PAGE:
“Agency is for ALL STUDENTS, not just the kids who are dying for it”- Trevor Mackenzie
This past week Trevor Mackenzie joined us for class to talk about inquiry! After hearing from Jeff Hopkins and discussing inquiry in a variety of settings outside of this class it was valuable to hear from a teacher who is implementing inquiry within the public school system I am planning to teach in! The fact that inquiry can exist within the public school system and not just in satellite schools was reassuring to hear as I have been struggling to imagine this occurring outside of those specialized schools. I am reminded both by Trevor and by my mentor Teachers during my observation days that this all starts with the teacher and how you show up to class. Sure, the tech and all the bells and whistles that might be available to work with at a specialized private school are cool and can certainly open up opportunities, but it is by no means essential to leading successful inquiry projects. Inquiry is much more about classroom community!
As touched on in this video, Trevor really emphasized the idea of getting to that un-google-able questions as a way to provoke thinking and inquiry! Both as a teacher and students asking these big questions are at the heart of inquiry.
As I think about implementing inquiry in my own classroom, I find myself struggling to imagine balancing it all within the curriculum as well. Trevor really emphasized knowing your curriculum, which I recognize will come with time, and then finding that spot in the curriculum where students can have more choice. This is the spot where inquiry can thrive! Ultimately students are not going to remember all of the content that you teach, but if you give them diverse empowering ways to learn they will remember those learning experiences.
When considering using inquiry in your classroom, it is important to look at it as a partnership. As much as this is student-centred constructivist learning it is not a free for all. There needs to be adequate scaffolding and accountability involved as well. It is also important that you consider the skills of your students when introducing an inquiry project. If they are lacking some skills don’t throw them into the deep end of inquiry! That being said, inquiry should be challenging and provoke growth, so it is all about finding that fine line!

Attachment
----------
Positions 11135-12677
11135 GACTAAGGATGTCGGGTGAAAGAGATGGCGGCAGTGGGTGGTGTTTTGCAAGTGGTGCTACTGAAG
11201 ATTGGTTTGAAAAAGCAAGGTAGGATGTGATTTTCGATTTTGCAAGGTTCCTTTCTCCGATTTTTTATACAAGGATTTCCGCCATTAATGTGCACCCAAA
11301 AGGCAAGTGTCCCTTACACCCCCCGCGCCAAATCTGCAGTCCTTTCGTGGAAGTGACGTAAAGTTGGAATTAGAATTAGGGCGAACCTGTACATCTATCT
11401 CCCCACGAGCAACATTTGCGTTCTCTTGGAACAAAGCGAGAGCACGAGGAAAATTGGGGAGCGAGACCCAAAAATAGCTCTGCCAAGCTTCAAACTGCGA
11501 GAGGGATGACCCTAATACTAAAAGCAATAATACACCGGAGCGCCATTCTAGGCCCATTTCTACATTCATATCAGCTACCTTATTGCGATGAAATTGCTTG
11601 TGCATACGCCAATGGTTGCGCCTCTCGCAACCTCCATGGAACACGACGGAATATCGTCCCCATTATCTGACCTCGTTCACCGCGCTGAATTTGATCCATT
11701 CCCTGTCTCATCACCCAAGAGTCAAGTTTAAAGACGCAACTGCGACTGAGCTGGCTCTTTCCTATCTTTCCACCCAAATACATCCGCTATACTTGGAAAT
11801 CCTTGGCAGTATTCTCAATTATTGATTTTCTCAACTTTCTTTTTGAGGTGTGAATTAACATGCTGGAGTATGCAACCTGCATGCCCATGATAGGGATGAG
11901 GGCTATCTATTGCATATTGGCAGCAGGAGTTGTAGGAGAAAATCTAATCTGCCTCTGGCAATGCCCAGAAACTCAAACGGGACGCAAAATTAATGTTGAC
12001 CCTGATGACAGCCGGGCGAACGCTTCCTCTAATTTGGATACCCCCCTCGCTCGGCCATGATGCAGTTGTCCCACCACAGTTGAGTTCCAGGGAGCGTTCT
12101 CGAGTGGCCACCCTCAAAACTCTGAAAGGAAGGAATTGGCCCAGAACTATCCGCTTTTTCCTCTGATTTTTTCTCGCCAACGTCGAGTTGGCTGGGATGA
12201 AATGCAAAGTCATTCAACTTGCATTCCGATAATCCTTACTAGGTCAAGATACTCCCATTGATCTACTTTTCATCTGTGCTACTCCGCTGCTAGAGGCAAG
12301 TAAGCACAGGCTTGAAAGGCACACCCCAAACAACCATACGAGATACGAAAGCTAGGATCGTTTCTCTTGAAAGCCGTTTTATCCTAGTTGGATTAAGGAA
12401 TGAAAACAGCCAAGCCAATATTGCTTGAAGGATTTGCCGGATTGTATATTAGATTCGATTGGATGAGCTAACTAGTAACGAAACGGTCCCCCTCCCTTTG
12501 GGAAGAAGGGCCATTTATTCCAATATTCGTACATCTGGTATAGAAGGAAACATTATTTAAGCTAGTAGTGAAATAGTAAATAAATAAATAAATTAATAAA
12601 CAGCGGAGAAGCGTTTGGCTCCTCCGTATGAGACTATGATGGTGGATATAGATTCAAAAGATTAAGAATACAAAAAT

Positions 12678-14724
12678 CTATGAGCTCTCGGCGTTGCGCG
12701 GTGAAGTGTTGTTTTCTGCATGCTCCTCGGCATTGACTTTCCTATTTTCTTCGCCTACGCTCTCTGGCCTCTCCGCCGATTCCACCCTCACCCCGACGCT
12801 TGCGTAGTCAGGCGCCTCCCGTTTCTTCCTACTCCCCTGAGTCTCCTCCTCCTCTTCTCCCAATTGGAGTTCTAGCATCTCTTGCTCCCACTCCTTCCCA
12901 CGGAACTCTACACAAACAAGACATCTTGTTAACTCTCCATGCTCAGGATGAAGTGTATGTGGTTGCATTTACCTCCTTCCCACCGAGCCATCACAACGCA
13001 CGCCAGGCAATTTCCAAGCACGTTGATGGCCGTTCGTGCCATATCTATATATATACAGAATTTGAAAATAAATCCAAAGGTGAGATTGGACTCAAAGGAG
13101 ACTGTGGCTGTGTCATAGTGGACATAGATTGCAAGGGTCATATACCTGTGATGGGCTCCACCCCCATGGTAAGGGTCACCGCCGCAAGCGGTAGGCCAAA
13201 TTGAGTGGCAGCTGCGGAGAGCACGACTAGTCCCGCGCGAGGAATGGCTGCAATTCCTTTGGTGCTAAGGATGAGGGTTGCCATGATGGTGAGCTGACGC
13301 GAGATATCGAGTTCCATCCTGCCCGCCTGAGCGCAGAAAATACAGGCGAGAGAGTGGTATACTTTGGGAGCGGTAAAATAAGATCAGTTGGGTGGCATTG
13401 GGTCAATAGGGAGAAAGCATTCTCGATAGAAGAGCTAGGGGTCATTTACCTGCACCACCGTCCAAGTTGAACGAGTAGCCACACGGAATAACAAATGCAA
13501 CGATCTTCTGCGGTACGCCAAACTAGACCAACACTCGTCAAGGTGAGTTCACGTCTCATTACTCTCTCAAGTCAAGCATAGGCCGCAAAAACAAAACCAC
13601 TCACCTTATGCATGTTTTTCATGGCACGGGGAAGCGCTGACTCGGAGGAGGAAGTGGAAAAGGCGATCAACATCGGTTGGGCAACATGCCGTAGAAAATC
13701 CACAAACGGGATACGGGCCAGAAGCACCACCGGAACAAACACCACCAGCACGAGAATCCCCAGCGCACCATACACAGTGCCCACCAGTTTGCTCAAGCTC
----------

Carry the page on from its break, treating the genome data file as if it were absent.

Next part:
When I think about inquiry, one of the features of it I am drawn to the most is the in which you can use inquiry to diversify assessment. Within the science discipline, my own educational experience has been largely restricted to some formative assessment, with a heavy weight on summative assessments . These were frequently in the form of quizzes and tests. However looking back on the opportunities I did have to do more project based learning through science fairs, I remember feeling much prouder about my work and learning there than I ever did about getting a good test grade. Given that the university system is still largely based on tests, I think it is important to still have student write tests, particularly in senior science classes, however I would love to be able to diversify the forms of assessment that I can offer in my class. Inquiry projects are certainly one way to get there! Not all kids will perform to their true ability on tests, however if you provide them an opportunity to show their knowledge in their own way you might be surprised to learn just how much they know in comparison to their test grade.
After Trevor’s guest lecture I certainly have a lot of take-aways! I appreciate hearing inquiry from the public school perspective and will certainly look to learn more about this world moving into my own teaching practice.
Want to learn more aboutTrevor?
Our EDCI 336 class resource blog here
Trevor’s own website here!